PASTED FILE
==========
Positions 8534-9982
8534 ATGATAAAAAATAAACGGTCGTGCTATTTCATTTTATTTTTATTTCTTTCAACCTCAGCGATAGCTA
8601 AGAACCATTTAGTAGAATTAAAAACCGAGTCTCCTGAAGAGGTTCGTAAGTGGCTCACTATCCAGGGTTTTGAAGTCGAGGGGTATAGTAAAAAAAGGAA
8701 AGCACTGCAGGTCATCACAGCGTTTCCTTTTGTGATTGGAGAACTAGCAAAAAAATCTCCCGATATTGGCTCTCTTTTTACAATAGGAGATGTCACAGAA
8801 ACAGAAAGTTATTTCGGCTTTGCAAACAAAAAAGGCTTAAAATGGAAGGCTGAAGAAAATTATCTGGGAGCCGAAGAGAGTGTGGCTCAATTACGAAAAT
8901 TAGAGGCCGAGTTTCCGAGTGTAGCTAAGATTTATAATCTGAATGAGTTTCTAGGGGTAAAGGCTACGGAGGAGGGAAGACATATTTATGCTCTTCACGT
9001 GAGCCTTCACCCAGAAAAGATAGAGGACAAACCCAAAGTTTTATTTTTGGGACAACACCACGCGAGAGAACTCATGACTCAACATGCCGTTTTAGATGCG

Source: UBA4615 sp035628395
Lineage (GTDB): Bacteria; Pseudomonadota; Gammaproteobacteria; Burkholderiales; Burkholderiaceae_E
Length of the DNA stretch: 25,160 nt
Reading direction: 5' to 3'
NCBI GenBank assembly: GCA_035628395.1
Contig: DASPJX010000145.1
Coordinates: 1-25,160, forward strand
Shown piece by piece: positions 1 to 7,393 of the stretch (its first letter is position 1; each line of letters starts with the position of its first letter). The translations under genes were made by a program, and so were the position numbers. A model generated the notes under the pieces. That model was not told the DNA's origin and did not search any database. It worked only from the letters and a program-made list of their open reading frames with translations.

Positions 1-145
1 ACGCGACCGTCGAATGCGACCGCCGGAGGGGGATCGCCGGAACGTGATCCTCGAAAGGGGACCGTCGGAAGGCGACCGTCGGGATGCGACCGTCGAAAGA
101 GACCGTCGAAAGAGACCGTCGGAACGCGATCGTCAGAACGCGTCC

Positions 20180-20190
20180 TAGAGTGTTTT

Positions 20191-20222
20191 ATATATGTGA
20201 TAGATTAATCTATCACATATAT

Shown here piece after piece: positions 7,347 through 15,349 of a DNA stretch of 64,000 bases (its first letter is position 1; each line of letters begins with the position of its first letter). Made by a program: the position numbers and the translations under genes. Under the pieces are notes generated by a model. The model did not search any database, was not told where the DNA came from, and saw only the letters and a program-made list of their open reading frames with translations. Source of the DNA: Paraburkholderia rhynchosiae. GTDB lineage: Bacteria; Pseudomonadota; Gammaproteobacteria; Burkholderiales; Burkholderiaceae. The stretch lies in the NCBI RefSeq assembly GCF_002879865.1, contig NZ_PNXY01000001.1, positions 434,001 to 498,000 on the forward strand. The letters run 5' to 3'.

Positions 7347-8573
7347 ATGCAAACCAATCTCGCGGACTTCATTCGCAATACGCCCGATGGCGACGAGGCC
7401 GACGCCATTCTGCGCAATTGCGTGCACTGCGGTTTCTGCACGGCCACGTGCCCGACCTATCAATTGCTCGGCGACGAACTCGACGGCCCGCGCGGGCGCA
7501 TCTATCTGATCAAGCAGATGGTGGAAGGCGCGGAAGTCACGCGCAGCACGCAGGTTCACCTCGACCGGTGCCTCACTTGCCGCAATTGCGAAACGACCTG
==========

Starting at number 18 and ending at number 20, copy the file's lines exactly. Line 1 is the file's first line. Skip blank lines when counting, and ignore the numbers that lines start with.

101 GACCGTCGAAAGAGACCGTCGGAACGCGATCGTCAGAACGCGTCC

Positions 20180-20190
20180 TAGAGTGTTTT